FLORENCE — For Jimmy Shaw, being named the District 8 Superintendent of the Year isn’t an excuse to slow down.
Now in his third year as superintendent of Florence City Schools, Shaw stays busy visiting individual schools, meeting with staff, engaging the community, and connecting with the Alabama State Department of Education.
School systems across the state are divided into districts. The superintendents in each district vote each year to name one of their peers that district’s "Superintendent of the Year."
About a dozen other superintendents in District 8 voted to bestow that title upon Shaw this year, a “humbling” first for him.
But for Shaw, the award belongs to the whole team at Florence City Schools.
“I realized it’s kind of a team award,” he said. “Superintendents usually get the praise when something goes right, and they get the blame when something goes wrong, but I know that my team that I have here — the teachers here, the administrators here, staff — they make all this possible. They do all the work.”
As a “homegrown product” of Florence schools, the school system is close to Shaw’s heart. He has filled many roles in the district, including student, parent, teacher, administrator and assistant superintendent.
“This city and the school system mean a great deal to me,” he said. “My children go to school here. It’s been a part of my entire life.”
Now as superintendent, he meets with his staff and visits the schools as often as he can. That keeps him grounded, and helps him make informed decisions as superintendent.
He said he is particularly proud of recent efforts with the W.C. Handy Early Child Development Center, Launch program and the high school's 12 to Life program.
Shaw recognized the importance of well-trained faculty, staff and administration when it comes to preparing students for the future.
“We’re doing a lot with coaching principals instructionally, and coaching teachers to help them be better,” he said. “Everybody in this district gets coached. Everybody in this district has a plan to get better, so I think that will pay dividends. That’s something you might not see in the headlines, but we have a team of folks really committed to feedback and committed to growth.”
According to Shaw, he wants the city system to continue to improve communication at all levels, help students feel safe at school, strengthen workforce development, and grow programs like dual enrollment and Launch.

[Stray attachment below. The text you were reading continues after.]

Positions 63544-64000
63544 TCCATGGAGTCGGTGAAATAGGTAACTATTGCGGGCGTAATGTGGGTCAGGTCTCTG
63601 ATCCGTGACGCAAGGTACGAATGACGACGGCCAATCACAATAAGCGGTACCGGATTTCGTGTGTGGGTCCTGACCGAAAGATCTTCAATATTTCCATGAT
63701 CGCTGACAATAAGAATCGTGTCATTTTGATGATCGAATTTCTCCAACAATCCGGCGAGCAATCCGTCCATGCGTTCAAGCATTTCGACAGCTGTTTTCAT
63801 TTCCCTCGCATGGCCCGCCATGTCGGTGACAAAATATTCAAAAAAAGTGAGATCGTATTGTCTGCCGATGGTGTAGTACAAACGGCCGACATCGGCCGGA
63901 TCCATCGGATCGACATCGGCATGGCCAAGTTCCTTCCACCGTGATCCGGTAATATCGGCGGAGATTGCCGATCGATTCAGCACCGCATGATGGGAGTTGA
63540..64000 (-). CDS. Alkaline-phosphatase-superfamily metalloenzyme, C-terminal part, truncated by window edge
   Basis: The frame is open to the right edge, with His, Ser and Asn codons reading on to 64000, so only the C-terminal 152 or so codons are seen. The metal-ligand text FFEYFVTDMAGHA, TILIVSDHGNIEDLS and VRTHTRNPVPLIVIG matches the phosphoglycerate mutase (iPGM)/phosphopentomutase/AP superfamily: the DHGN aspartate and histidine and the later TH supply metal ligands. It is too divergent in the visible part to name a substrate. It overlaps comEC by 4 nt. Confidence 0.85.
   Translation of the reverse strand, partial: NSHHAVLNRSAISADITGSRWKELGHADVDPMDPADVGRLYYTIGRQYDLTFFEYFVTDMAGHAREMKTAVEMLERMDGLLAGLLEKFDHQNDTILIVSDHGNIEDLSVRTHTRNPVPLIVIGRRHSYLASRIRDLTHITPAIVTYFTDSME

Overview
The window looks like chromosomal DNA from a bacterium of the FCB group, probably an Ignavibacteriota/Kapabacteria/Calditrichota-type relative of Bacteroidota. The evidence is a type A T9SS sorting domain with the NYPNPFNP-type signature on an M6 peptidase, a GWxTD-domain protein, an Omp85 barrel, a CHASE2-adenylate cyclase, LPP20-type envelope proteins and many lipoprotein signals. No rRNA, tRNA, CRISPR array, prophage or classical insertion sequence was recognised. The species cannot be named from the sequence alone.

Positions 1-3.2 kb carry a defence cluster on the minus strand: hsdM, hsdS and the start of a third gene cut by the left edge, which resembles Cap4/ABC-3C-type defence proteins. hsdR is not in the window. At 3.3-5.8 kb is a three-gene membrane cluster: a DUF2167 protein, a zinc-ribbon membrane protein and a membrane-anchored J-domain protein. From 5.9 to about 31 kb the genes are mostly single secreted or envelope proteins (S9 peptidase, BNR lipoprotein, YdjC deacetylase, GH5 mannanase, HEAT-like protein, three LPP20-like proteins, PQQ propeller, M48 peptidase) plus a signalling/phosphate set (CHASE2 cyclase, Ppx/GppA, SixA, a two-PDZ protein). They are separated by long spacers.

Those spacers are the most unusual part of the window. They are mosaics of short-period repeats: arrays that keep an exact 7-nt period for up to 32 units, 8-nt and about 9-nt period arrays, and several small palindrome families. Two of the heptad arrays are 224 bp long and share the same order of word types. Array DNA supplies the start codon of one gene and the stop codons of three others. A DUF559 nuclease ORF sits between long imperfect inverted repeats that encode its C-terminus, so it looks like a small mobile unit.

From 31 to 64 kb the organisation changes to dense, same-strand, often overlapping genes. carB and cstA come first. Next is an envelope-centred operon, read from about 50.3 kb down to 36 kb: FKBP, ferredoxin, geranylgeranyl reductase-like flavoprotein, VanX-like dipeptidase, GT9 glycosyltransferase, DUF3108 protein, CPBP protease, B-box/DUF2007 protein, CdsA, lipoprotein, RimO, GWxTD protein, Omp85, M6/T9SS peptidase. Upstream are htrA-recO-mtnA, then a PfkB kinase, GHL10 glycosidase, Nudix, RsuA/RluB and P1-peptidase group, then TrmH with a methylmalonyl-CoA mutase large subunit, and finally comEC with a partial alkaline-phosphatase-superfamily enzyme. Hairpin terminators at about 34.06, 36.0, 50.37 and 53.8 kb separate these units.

Many of Shaw’s colleagues said they share in this vision and support his recent award.
Assistant Superintendent and CSFO Connie Wallace said Shaw “models servant leadership daily.” She said he works hard to equip staff with the necessary tools to ensure students have the best opportunity to learn.
Lynne Hice, assistant superintendent over instruction, said Shaw was “devoted” to the students, employees and community.
“The superintendency for him is not a capstone or a stepping stone, it is a continuation of his life’s mission, and is truly a labor of love for him as he leads all of us who believe in his vision,” Hice said. “He works tirelessly each and every day to ensure every child has the opportunity to learn, grow and realize success."
Shaw’s secretary, Beth Dickerson, called him a leader the employees “love to follow.”
“He leads with his heart,” she said. “His dedication to learning, to education, to offering the best educational opportunities to our students and to our employees is evident in every one of schools. Dr. Shaw inspires us all to give the very best we have to give to our students who are our future.”
Shaw and the rest of the state's district superintendents of the year are eligible for the" Alabama Superintendent of the Year" award. State Department of Education officials will interview and evaluate those finalists this month before making their decision.